Leadership in Thailand: the challenge ahead
Ask most people what Thailand’s #1 challenge is going forward and the answer will largely be one thing: improving the quality of its leadership. Leadership (or lack of it) in Thailand is the reason most Thais will give for the country’s failure to grasp the opportunities before it. And leadership, specifically with the ‘new generation coming through’ is the one hope that Thailand will progress, sometime, in the future.
But, ever the ones to spoil a party when we see one, we’re not so sure.
Recent studies have shed more light on the problem.
First there was this study by Cornell University, which found that people are ‘too dumb to pick the right person to lead us’. Put simply, humans have proved to be terrible judges of competence or good ideas and so are condemned, through the ballot box, to choose the wrong person as a leader in the first place.
Then there’s been the usual raft of surveys that have landed Thailand as a nation and Thai people in particular well and truly in the sin bin – from the country’s slump to 80th (and then only just) in the Corruption Perceptions Index, to the finding here that most Thais condone corruption, and then to stories of ‘corruption fees’ now being over 35% across the board.
Why ‘leaders’ aren’t going to do it for you anytime soon…
In the first case, the problem is not so much with the quality of the leader, but with the quality of the follower. If the follower’s judgment is as flawed as the Cornell Study claims, then the best we’re ever going to get is mediocrity. So if Thais are holding out for ‘the next Anand Panyarachun’ to solve their problems, it may be a long wait – it’s doubtful they would vote for him even if he stood up to the fanfare of a talent show.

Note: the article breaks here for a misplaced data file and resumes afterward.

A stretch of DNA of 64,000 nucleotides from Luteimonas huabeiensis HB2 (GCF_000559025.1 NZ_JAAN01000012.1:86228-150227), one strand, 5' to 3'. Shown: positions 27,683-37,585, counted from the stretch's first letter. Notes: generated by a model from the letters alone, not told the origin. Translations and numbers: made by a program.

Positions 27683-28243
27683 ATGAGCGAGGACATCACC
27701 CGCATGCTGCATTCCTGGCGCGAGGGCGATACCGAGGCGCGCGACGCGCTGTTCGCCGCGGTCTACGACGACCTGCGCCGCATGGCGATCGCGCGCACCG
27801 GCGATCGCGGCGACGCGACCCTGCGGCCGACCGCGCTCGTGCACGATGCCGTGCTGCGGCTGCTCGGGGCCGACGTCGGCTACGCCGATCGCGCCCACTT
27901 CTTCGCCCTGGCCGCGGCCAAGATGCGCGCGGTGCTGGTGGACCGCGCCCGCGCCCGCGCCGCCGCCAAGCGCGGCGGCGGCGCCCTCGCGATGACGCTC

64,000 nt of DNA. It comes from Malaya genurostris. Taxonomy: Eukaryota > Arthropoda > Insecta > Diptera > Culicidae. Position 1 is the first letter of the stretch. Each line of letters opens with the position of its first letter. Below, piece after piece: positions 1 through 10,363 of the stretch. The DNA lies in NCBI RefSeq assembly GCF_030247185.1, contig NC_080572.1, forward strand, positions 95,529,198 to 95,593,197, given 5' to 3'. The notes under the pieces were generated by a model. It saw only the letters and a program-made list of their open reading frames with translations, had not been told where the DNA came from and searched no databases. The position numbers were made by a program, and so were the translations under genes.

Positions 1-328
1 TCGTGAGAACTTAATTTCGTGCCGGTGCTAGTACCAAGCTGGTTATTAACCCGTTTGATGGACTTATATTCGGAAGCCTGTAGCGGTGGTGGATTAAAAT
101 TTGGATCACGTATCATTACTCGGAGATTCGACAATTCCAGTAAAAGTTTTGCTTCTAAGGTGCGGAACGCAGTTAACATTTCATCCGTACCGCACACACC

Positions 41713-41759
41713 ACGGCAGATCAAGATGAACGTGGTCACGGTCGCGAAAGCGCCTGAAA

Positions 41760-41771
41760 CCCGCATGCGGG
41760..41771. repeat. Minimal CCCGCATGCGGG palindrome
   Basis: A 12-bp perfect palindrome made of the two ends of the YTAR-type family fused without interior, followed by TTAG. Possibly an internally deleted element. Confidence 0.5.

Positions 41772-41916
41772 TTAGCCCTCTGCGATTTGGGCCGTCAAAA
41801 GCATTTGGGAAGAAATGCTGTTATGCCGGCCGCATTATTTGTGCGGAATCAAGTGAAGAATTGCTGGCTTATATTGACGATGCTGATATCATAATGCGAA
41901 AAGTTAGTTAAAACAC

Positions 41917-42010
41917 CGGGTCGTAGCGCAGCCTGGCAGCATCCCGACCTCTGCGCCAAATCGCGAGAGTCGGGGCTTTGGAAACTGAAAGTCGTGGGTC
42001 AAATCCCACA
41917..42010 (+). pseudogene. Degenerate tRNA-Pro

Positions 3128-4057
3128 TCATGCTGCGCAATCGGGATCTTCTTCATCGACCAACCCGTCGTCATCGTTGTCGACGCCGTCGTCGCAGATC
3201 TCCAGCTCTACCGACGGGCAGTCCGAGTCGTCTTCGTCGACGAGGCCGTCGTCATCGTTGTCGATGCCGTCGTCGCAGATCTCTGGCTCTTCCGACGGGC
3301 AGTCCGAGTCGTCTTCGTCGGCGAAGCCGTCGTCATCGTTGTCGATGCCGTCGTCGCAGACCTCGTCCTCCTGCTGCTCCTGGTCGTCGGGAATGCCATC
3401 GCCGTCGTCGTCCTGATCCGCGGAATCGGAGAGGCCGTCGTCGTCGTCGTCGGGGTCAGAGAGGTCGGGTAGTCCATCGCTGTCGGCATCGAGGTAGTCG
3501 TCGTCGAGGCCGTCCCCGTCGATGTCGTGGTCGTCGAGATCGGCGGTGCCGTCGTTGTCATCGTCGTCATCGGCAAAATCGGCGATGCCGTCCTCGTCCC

In the second case, it’s clear that since corruption is condoned by the followers, an honest leader would not then be sharing their values, and would essentially become unelectable. Thai society seems, at one and the same time, to both accept corruption (in private) and condemn it (in public). The key thing, it seems, is not getting caught.
It’s for these two reasons that Thais would be doing better to look to something other than ‘their leaders’ to take their nation forward. First because of the problems they may have judging who has the right policies for the country, and secondly because the people are not ready to be followed in the one area that would make a real difference: defeating corruption.
What Thailand needs to do to move forward
The real problem is that corruption creates a money loop – blinding judgment at the best of times – and that this loop starts early in Thai society – namely, at school. Here’s where the leadership deficit really starts:
- Cheating and colluding in tests and homework in the name of ‘helping’.
- Parents paying schools to secure the best places for their children.
- Bribery to improve results
So long as these behaviours continue, Thailand’s social problems will unfortunately never be solved. This is because achievement is linked to money, and money itself becomes the governing value.
In many cases those who complain about the injustice of Thai society and often those who condone these behaviours.
Good news for companies
The good news for companies is that they control the money nexus of their employees. As a result, they should not be too discouraged by the goings on in Thai society as a whole.
But they do need strong leaders – leaders who are clear about their values, and reinforce these.
One effective way to do this is to implement a programme like The Leadership Challenge in your organisation. This programme tackles all the problems faced by would-be leaders in Thailand, including:
· getting clear on personal values and then establishing shared values
· how to lead by example
· how to challenge the process, including cultural factors that create huge gaps between leader and follower in Thailand
· how to enable others to act – so that they, too, can grow as leaders